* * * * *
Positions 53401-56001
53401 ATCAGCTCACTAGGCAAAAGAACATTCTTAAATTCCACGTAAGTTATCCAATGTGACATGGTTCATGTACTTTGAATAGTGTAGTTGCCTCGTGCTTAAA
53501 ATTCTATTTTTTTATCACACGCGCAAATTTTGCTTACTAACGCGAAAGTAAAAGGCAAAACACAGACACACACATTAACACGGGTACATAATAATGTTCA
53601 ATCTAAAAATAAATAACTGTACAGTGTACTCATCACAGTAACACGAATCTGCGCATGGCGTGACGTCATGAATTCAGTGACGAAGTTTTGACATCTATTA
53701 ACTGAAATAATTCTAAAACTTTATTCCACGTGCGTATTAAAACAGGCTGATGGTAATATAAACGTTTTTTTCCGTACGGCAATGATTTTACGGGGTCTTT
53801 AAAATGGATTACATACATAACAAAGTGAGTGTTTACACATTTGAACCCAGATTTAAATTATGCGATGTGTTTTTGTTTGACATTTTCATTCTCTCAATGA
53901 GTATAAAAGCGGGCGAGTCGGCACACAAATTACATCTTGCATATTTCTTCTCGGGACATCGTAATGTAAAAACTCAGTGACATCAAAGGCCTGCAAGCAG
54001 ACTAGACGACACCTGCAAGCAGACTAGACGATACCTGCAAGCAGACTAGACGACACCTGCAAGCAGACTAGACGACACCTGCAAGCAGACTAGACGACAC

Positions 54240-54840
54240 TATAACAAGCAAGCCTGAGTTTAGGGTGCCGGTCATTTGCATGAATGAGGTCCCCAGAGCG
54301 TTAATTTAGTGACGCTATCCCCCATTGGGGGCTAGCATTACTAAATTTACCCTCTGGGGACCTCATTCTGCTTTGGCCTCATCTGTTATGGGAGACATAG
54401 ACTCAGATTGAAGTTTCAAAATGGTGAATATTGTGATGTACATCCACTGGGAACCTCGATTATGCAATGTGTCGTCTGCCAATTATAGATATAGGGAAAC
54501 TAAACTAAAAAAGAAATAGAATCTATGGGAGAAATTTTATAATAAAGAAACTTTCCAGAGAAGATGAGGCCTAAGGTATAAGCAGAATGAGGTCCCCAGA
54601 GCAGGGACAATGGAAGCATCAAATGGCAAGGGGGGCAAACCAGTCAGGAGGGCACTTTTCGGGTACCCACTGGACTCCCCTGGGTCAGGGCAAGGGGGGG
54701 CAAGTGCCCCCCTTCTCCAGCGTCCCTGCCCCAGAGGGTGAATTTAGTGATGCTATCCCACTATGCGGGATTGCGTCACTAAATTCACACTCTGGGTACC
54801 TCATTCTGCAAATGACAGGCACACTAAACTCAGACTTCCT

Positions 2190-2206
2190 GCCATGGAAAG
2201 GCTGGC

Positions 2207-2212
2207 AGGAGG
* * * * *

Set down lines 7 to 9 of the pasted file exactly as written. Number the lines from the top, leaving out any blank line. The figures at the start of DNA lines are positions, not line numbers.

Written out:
53901 GTATAAAAGCGGGCGAGTCGGCACACAAATTACATCTTGCATATTTCTTCTCGGGACATCGTAATGTAAAAACTCAGTGACATCAAAGGCCTGCAAGCAG
54001 ACTAGACGACACCTGCAAGCAGACTAGACGATACCTGCAAGCAGACTAGACGACACCTGCAAGCAGACTAGACGACACCTGCAAGCAGACTAGACGACAC

Positions 54240-54840